Thursday, May 7, 2009

The Secret Life of My Father Part 2


I think it must have been my father’s voice admonishing me for taking my eyes off the puck during a game of indoor hockey the night before, that reminded me about my father the next morning while having coffee with my friend.

My brothers and sisters and I didn’t find out about our father’s past secret life until his funeral. He took his secret to the grave as they say. If I could think of any worth keeping I’d like to do the same.

But I’ve now learnt that once you have gone, you have no control over what the mourners might talk about.

It unfolded like this. One of my brothers was talking with one of our cousins, one of the Marsh boys. Marsh boy was telling brother how much he and his brothers loved our dad, their Uncle Andy. How they looked forward to his visits. Telling how they would save up their comics for Uncle Andy and after he’d had a cuppa in the kitchen with their mother, he would sit on the verandah and read his way through their collected comics.

Unless you have been raised by a father who has forbidden the possession and reading of comics you may not understand the consternation resulting from this simple statement. It took a while before we could actually believe it!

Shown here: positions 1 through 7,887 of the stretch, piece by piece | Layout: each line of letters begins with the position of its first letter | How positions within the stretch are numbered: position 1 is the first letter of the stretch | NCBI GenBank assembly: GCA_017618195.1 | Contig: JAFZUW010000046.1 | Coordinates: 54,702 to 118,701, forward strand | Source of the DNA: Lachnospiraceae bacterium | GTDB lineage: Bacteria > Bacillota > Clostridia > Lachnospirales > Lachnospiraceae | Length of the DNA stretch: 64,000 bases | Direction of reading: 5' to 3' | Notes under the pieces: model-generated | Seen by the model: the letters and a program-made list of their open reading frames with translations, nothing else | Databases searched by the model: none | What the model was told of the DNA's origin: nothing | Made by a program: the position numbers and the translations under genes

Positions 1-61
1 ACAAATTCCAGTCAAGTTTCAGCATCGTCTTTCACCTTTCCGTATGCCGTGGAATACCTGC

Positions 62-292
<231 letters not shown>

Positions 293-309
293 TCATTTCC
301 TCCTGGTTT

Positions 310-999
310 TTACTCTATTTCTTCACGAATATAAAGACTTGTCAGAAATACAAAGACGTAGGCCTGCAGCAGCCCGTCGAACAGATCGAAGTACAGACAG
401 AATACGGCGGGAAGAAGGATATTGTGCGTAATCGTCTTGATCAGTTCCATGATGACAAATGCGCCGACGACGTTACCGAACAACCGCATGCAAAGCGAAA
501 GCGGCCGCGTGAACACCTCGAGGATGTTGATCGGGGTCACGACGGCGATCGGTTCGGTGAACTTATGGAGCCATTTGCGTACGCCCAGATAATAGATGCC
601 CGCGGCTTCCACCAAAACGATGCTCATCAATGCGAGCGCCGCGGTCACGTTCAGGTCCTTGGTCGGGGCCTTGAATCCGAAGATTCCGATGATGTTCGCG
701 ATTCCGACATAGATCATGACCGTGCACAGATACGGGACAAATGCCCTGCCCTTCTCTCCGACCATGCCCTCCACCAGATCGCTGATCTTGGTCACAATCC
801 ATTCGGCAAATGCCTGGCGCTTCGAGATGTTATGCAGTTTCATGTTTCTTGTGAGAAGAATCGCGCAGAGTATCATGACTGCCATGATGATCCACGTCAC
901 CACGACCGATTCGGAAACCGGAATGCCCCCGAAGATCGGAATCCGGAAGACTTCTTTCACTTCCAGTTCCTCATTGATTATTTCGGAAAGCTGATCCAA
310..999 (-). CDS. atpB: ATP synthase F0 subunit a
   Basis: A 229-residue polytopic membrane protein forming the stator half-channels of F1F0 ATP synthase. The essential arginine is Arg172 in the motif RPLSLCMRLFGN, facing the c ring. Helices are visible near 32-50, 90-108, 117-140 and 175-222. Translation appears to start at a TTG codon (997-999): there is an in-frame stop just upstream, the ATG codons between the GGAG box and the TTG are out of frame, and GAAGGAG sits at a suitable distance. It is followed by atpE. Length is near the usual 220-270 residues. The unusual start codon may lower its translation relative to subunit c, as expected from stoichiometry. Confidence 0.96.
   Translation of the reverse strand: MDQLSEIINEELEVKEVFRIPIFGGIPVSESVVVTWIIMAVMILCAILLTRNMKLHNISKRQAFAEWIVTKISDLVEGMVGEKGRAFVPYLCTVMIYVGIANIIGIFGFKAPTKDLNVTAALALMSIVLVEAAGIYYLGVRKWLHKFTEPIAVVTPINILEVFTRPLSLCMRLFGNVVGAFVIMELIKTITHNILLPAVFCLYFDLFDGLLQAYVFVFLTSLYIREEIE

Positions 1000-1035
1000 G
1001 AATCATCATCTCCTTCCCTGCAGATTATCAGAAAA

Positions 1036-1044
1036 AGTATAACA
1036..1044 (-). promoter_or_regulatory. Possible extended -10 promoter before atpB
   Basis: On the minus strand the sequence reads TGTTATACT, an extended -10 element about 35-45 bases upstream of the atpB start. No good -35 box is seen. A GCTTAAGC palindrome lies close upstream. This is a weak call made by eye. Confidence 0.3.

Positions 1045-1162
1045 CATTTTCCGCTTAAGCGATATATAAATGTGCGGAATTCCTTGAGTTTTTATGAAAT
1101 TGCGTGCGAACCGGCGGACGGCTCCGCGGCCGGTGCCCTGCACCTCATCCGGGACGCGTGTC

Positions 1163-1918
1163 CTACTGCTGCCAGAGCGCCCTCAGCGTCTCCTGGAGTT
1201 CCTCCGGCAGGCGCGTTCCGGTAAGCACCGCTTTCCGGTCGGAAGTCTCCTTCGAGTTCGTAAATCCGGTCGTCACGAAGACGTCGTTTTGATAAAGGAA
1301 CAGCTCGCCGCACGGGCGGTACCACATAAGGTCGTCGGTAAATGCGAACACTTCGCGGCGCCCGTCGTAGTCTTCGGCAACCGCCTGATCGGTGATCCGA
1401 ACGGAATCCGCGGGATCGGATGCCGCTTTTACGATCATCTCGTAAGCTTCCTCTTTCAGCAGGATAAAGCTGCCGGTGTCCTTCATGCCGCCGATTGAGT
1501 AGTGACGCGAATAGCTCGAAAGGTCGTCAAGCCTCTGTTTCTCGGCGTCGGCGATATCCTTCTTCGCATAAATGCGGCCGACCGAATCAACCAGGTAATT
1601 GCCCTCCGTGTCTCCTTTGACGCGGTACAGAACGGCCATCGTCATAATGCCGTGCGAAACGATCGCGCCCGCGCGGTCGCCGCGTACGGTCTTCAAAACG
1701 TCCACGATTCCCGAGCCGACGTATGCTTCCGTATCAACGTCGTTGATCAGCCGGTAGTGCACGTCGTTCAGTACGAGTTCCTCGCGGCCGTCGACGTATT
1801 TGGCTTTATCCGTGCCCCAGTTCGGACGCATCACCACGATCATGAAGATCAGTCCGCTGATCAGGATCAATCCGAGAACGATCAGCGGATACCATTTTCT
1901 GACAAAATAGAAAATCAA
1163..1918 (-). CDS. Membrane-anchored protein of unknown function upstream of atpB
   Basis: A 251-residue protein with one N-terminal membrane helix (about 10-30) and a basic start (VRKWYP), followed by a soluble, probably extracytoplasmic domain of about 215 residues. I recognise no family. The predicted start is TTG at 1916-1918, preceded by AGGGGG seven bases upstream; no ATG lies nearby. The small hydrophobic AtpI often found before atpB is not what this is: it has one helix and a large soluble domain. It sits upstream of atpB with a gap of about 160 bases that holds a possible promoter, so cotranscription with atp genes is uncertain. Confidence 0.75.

The old hypocrite! Letting us believe that reading a comic was equal to kissing our brains goodbye! That we would never amount to anything if we so much as looked at a comic. Reading comics was comparable to laying a book face down or turning down the corner of a page to mark your place.

No, no, come to think of it, it was probably worse! Being caught with a comic might lead to a clip around the ear whereas the defacing of a book would just get you a good telling off.

The strict, righteous father - and all the time he was reading comics on the sly!

I know that’s a pretty pathetic “secret life”. It doesn’t compare with the axe murderer or the chinaman who apparantly existed amongst my maternal predecessors. But, really, would I want my father to compete with them?

Nah, a closet comic strip reader will do me. Especially as I can't think of anything that would cause consternation at my graveside.

I can't honestly be saying my father was more interesting than I am, can I? Can I?

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